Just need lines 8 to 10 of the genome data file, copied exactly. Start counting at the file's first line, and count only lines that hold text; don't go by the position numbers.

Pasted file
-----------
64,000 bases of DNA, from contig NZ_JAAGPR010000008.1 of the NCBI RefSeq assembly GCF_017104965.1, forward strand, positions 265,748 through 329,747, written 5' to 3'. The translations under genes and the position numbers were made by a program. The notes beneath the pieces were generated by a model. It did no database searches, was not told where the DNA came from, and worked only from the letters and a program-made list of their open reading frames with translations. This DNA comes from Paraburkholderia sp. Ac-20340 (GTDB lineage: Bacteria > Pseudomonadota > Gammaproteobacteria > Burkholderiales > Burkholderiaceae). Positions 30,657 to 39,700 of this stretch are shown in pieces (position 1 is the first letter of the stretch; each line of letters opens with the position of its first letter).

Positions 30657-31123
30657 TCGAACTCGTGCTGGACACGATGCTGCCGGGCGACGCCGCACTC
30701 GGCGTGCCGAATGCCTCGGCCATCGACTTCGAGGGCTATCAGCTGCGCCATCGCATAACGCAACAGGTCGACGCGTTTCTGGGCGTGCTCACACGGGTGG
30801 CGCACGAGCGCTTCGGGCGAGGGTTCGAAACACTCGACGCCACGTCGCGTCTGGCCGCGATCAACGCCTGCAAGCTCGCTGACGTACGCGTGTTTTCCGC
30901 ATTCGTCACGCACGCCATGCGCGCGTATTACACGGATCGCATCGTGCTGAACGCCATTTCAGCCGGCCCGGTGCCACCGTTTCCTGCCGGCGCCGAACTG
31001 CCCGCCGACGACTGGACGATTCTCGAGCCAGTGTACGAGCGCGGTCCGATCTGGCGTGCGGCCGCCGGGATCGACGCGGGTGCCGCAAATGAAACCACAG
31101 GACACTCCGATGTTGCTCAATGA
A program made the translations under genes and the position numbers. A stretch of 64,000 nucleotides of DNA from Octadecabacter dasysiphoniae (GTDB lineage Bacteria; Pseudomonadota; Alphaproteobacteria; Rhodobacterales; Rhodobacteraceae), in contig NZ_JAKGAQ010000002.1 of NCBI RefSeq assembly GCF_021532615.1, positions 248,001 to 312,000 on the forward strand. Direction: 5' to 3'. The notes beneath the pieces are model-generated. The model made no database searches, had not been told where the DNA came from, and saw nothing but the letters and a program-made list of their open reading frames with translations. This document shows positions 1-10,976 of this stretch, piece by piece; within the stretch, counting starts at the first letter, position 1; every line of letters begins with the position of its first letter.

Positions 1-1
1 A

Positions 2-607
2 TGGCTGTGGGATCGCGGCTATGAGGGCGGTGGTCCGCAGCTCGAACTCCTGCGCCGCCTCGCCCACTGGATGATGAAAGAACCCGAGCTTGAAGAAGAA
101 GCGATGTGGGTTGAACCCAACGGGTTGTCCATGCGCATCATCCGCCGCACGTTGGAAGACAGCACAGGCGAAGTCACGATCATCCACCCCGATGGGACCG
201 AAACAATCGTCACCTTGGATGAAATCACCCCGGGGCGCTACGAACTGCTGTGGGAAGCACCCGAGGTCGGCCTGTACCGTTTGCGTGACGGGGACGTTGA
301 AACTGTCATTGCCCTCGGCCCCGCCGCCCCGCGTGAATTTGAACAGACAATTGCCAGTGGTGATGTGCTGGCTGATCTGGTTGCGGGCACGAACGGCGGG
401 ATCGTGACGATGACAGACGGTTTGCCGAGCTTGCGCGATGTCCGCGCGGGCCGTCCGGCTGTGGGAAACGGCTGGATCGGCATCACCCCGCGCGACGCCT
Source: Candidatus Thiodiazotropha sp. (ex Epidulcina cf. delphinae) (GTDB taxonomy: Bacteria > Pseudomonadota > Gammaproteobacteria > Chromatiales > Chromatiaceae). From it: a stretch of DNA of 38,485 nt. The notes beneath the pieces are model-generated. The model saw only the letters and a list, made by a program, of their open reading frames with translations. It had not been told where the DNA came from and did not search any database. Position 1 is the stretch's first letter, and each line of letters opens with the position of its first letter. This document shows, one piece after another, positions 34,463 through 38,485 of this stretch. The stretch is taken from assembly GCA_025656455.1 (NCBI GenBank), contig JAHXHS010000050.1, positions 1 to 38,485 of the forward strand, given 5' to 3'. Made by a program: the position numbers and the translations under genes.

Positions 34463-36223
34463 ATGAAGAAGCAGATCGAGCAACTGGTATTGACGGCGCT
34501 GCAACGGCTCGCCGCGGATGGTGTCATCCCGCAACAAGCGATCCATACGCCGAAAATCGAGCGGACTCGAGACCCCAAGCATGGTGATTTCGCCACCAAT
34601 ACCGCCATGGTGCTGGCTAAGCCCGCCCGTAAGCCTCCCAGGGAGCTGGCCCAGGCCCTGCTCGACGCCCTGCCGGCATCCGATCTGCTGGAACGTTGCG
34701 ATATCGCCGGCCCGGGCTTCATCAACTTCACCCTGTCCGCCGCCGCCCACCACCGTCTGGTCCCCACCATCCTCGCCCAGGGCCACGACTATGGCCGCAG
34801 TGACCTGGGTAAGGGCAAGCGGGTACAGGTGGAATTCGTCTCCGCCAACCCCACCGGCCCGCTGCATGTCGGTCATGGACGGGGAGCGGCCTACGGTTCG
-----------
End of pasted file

31101 GACACTCCGATGTTGCTCAATGA
A program made the translations under genes and the position numbers. A stretch of 64,000 nucleotides of DNA from Octadecabacter dasysiphoniae (GTDB lineage Bacteria; Pseudomonadota; Alphaproteobacteria; Rhodobacterales; Rhodobacteraceae), in contig NZ_JAKGAQ010000002.1 of NCBI RefSeq assembly GCF_021532615.1, positions 248,001 to 312,000 on the forward strand. Direction: 5' to 3'. The notes beneath the pieces are model-generated. The model made no database searches, had not been told where the DNA came from, and saw nothing but the letters and a program-made list of their open reading frames with translations. This document shows positions 1-10,976 of this stretch, piece by piece; within the stretch, counting starts at the first letter, position 1; every line of letters begins with the position of its first letter.

Positions 1-1